CODY, Wyo. (AP) — U.S. Marine Corps veteran and Cody resident Bill Buntyn knew he had something special when he purchased an old German banner in 1983 at a military surplus auction in Ohio.
Last month, he had the chance to see just how special.
Buntyn, the former commander of the Cody VFW, traveled to the town of Insheim, Germany in October to personally deliver the banner to the town where it had once hung more than 100 years ago.
The banner once belonged to a worker's party from the area, the Insheim Workers Education Union, and was taken down due to fear of reprisals after World War I around the time of the rise of Adolph Hitler's National Socialists. Exact dates of when the banner, and the party itself, ceased to exist are still buried in history.
Insheim Mayor Martin Baumstark relayed much of the history during an event attended by around 300 residents to welcome the return of the banner and thank Buntyn for the gift.
Buntyn said it was as warm a welcome as he could have imagined.
In the leaders of Insheim, he found people who appreciated history as much as himself, even if the banner hung for a relatively brief period of the town's 1,235-year history.
"It's important to remember our history," he said. "All of it - good and bad."
Buntyn said he could have sold it to a collector in the U.S. for a tidy sum, but he had no doubts about wanting to return it to its rightful owners.
"When I purchased it I knew it'd be sacred to Germany," he told the Cody Enterprise . "I was offered a lot of money by collectors, but I turned them all down."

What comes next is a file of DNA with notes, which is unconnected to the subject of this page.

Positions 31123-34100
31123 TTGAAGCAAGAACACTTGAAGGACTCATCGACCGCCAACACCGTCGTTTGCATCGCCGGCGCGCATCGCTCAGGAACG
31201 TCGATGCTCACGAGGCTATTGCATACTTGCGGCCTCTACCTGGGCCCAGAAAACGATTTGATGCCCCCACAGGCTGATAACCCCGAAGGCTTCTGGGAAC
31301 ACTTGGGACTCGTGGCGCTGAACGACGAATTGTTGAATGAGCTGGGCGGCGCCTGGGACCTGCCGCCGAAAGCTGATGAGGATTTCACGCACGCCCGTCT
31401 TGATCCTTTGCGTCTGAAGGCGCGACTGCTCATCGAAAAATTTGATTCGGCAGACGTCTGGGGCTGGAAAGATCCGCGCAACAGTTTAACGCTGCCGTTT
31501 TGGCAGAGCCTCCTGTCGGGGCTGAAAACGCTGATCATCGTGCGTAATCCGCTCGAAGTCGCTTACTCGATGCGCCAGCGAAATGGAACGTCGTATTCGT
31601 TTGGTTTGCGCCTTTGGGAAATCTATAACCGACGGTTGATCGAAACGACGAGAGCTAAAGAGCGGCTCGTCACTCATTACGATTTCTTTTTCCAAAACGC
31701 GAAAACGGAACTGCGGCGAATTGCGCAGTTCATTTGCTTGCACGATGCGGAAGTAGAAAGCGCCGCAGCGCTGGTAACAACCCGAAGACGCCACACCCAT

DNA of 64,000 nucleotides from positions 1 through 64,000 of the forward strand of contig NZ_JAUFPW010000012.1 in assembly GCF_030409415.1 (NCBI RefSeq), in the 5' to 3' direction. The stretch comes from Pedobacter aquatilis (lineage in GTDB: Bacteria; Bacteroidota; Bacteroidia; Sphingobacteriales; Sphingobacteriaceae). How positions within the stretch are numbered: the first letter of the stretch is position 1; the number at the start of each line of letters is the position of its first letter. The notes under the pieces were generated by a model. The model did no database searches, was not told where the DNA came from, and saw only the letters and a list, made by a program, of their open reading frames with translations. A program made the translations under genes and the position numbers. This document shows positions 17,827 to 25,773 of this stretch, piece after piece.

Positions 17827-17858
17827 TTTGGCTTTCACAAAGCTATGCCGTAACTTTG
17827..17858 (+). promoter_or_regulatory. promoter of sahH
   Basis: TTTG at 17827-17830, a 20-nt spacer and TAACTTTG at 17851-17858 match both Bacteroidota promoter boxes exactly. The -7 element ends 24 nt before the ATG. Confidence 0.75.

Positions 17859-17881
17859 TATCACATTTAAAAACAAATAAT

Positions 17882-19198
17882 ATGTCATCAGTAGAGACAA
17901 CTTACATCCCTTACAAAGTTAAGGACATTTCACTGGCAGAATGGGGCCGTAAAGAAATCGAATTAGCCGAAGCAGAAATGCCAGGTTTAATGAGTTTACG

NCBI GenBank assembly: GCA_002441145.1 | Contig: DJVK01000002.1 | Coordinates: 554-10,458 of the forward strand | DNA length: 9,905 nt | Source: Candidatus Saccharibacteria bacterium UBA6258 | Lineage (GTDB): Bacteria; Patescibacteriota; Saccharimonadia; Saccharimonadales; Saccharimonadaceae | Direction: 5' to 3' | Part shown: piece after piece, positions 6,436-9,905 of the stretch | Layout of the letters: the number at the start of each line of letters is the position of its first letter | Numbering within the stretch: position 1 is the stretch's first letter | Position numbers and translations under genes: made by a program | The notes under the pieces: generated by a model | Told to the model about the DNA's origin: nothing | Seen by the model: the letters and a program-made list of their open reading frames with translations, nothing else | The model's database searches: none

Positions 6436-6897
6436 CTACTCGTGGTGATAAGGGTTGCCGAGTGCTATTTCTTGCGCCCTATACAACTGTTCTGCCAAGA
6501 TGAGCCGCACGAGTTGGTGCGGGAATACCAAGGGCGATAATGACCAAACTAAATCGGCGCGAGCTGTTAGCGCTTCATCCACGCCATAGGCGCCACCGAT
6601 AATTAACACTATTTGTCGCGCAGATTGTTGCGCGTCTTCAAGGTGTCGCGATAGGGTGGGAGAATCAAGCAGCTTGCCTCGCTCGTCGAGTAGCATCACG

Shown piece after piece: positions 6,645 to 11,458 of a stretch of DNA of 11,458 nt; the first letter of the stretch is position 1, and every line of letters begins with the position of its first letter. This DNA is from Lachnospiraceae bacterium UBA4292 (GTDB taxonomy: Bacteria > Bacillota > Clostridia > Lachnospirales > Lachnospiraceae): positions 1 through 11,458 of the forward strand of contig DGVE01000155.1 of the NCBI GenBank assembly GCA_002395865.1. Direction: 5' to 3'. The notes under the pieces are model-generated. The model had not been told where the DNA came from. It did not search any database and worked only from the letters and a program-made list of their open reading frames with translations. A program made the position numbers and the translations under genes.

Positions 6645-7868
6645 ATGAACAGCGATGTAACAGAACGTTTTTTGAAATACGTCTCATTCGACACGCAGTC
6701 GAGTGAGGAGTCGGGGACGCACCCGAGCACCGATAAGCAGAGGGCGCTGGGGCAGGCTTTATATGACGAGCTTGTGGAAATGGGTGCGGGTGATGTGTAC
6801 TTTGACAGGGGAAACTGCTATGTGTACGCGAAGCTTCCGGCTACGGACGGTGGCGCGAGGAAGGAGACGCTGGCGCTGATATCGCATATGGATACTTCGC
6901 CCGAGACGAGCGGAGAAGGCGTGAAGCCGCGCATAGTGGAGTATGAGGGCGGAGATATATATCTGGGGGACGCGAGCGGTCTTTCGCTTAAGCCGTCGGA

It was one of many military items he's collected over the years as a lover of history, and as someone committed to preserving it.
The actual trip was the conclusion of a long process undertaken by Buntyn because, he said, of his desire to not let history be forgotten.
Buntyn initially reached out to the communities of Insheim and Herxheim in 1985, at which point a notice was published in the weekly newspaper asking residents to be on the lookout for any information on where the banner had come from.
Nothing came from that, and life moved on in the small German towns and for Buntyn.
Recently Buntyn decided to jump back into the work of identifying the origins of the banner with the help of Bill Thielemann and Petra Hales. Their knowledge of German enabled Buntyn to learn more about the banner.
Buntyn then contacted a member of one of Insheim's historic boards to tell him he'd be delivering the banner during the summer.
Having been diagnosed with cancer, Buntyn said he wanted to make sure he did this while he was still able. After returning, he said while it wasn't always easy, he was glad he went. The residents of Insheim made sure he knew that they were glad as well.
"Ladies and gentleman, for us in Insheim the flag means history and remembrance," said Baumstark, via a translator, to the assembled crowd. "I am convinced with this flag an additional connecting link has been created between our American friends and Insheim."
Buntyn said Baumstark had talked about traveling to the United States soon and visiting Cody in particular.
It's a bond formed over a flag more than 100 years old, which is once again in the care of a small German town with a long history - a history Buntyn is now a part of.
The banner will now be displayed prominently along with other pieces of the town's history.
"I am sure this flag will find an exceptional place in the small historic town hall in Insheim," said attendee Heidi Braun, mayor of nearby town Herxheim.
Information from: The Cody Enterprise, http://www.codyenterprise.com